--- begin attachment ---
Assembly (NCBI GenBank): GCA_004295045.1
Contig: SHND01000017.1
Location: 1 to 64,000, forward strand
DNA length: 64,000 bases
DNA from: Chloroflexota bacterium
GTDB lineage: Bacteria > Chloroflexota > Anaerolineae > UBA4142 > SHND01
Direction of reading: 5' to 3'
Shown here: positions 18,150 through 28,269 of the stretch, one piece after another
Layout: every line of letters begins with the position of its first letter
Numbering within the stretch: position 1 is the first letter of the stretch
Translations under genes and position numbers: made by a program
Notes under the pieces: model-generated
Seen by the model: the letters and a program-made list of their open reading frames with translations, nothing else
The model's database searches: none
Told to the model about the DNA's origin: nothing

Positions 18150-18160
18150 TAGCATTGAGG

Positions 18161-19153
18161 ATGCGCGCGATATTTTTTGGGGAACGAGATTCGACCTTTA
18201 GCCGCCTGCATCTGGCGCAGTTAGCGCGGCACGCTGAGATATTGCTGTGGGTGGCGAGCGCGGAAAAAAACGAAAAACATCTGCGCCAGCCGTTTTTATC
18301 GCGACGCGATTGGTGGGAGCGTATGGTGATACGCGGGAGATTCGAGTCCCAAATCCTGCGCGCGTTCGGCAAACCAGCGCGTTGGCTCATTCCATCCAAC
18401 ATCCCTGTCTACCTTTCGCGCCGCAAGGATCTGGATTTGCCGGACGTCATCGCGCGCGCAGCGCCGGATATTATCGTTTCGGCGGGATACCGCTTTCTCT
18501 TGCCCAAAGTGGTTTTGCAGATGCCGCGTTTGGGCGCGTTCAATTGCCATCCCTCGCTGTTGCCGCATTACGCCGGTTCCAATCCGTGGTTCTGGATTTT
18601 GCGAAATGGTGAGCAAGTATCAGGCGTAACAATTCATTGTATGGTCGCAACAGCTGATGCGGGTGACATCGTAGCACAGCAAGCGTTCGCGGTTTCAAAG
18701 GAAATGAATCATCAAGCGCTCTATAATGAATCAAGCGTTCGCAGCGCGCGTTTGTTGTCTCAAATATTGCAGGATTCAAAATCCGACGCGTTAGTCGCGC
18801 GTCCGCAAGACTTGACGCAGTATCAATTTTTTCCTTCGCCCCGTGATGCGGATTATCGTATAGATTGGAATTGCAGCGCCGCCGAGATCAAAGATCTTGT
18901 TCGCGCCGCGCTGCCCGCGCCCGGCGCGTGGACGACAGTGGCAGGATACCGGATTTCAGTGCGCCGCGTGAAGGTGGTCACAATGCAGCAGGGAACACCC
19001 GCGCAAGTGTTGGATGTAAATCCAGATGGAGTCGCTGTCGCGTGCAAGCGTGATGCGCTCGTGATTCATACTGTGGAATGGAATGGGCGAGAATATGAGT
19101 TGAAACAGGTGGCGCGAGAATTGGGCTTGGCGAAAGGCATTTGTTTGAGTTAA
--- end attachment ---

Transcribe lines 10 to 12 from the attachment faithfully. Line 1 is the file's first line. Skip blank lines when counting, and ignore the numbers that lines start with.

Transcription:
Numbering within the stretch: position 1 is the first letter of the stretch
Translations under genes and position numbers: made by a program
Notes under the pieces: model-generated